Antibiotic resistance is a serious public health threat. Like the 2013 Centers for Disease Control and Prevention (CDC) report on antibiotic resistance, President Obama’s Council of Advisors on Science and Technology (PCAST) report provides an important perspective and context on antibiotic resistance and the role of both human and animal medicine. The Animal Health Institute (AHI) and its member companies recognize that it is our role, along with farmers and ranchers and veterinarians–and medical doctors – to preserve the effectiveness of antibiotics and minimize the potential for resistant bacteria. 

While both the PCAST report and the 2013 report on antibiotic resistance released by the CDC highlight that the greatest threats to public health are resistant bacteria produced by human use of antibiotics, the agriculture community of farmers, ranchers and veterinarians recognize they have a stake in this issue and are committed to doing their part to ensure the protection of public health.

The PCAST report also joins the CDC report in supporting FDA’s policy on judicious use of antibiotics in food producing animals.  Judicious use of antibiotics is important in all settings, including agriculture. That’s why everyone in animal agriculture – animal health companies, farmers, ranchers and veterinarians – are working together to implement FDA’s policy to phase out the use of antibiotics to promote growth and phase in veterinarian oversight.   Every company with animal health products affected by this policy has affirmed their intent to comply with FDA’s policy. As a result of FDA’s judicious use policy, all medically important antibiotics used in food animals will be used to fight disease and will be administered under the supervision of a veterinarian.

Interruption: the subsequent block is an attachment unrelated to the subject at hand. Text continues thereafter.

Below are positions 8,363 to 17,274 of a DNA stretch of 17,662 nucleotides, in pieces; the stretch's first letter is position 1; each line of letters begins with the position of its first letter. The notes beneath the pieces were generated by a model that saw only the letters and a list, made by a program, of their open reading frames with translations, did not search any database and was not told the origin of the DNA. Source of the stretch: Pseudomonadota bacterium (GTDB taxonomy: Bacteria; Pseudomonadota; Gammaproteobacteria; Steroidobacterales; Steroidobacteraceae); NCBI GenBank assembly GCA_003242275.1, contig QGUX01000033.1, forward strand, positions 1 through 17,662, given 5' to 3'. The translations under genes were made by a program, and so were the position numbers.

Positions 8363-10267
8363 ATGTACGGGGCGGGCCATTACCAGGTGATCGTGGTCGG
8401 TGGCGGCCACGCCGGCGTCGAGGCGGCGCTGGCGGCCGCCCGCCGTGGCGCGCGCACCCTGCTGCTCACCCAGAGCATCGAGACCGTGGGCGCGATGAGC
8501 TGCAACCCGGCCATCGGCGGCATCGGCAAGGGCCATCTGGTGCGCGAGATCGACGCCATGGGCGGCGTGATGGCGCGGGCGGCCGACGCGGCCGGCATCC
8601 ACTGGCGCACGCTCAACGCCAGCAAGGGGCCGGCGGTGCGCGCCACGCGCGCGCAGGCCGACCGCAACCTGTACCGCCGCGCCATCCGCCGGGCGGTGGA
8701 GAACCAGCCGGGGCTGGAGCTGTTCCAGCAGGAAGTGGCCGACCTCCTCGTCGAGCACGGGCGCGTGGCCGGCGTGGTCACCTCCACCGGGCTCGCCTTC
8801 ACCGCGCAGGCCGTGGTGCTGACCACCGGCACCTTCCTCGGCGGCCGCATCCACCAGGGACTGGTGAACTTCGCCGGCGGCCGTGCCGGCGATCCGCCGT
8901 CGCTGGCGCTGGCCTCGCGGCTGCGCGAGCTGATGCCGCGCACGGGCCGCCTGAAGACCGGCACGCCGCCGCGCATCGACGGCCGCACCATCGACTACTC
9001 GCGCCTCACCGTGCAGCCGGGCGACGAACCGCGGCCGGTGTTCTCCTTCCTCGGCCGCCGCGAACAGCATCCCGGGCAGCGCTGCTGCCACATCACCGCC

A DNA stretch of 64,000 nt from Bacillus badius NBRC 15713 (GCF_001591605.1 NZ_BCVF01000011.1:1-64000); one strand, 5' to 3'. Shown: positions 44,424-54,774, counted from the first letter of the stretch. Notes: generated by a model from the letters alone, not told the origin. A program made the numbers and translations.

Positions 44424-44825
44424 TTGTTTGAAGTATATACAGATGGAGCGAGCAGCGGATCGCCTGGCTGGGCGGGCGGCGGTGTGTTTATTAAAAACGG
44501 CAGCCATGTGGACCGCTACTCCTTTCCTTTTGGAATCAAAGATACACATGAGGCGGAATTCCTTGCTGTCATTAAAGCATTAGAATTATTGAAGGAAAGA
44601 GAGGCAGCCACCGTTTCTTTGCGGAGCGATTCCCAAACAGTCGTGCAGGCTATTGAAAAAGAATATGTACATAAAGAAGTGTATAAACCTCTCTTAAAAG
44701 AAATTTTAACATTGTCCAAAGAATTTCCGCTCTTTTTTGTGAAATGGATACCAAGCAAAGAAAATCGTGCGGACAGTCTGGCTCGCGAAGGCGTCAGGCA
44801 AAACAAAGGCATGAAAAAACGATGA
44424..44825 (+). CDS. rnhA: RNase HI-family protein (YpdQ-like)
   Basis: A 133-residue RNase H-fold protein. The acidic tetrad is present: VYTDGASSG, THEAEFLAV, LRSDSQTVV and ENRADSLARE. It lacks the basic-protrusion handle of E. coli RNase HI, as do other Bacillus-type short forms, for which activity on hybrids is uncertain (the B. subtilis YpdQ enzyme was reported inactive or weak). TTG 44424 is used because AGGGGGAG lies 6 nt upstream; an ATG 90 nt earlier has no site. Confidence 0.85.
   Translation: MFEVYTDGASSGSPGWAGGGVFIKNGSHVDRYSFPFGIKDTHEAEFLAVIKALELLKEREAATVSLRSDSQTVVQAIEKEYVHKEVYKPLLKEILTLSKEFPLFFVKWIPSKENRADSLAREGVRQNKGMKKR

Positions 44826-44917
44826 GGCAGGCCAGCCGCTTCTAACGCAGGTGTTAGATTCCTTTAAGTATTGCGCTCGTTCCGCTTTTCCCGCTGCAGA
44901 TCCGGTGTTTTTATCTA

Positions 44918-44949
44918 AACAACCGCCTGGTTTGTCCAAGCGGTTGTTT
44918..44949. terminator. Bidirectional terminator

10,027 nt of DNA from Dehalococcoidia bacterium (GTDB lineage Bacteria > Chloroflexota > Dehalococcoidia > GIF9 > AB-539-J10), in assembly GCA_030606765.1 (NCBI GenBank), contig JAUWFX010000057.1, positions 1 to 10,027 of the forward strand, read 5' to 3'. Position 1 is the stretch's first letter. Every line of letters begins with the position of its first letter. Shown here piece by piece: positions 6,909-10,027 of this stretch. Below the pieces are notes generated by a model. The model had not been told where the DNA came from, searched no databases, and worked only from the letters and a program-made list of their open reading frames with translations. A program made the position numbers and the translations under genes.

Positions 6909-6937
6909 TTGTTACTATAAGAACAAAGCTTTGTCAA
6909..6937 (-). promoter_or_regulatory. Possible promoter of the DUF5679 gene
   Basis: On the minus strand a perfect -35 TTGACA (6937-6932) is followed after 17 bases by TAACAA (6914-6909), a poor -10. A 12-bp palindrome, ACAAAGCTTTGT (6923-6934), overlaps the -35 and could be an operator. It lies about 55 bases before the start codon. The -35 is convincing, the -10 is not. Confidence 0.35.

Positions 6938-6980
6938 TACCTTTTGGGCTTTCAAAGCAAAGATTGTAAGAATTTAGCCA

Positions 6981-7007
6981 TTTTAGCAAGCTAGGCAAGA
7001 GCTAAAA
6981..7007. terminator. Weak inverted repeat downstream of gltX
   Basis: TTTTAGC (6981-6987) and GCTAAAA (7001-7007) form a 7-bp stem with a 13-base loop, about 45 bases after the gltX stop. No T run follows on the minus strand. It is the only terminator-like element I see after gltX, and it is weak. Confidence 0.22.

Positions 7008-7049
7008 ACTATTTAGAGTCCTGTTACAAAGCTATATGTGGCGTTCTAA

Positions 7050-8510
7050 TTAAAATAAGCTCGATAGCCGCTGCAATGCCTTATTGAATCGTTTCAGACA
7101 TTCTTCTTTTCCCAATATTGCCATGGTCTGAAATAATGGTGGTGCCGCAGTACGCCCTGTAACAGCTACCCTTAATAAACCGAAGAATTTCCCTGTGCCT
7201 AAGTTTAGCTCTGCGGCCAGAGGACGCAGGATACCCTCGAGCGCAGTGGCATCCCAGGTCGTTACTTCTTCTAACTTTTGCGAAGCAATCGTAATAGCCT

The report recognizes the important role of carefully using antibiotics to prevent disease.  Every day, veterinarians make prudent choices about how to care for food animals to protect both human and animal health.  Prevention of disease is an important principle in both public health and veterinary medicine.  Prevention in veterinary medicine is evidence-based, meaning the veterinarian prescribing an antibiotic labeled for prevention must have evidence that there is a threat from the disease or the bacteria named on the label.   As Dr. Eric Lander, a member of PCAST and co-chair of the organization’s report, stated:  “Veterinarians will be responsible.”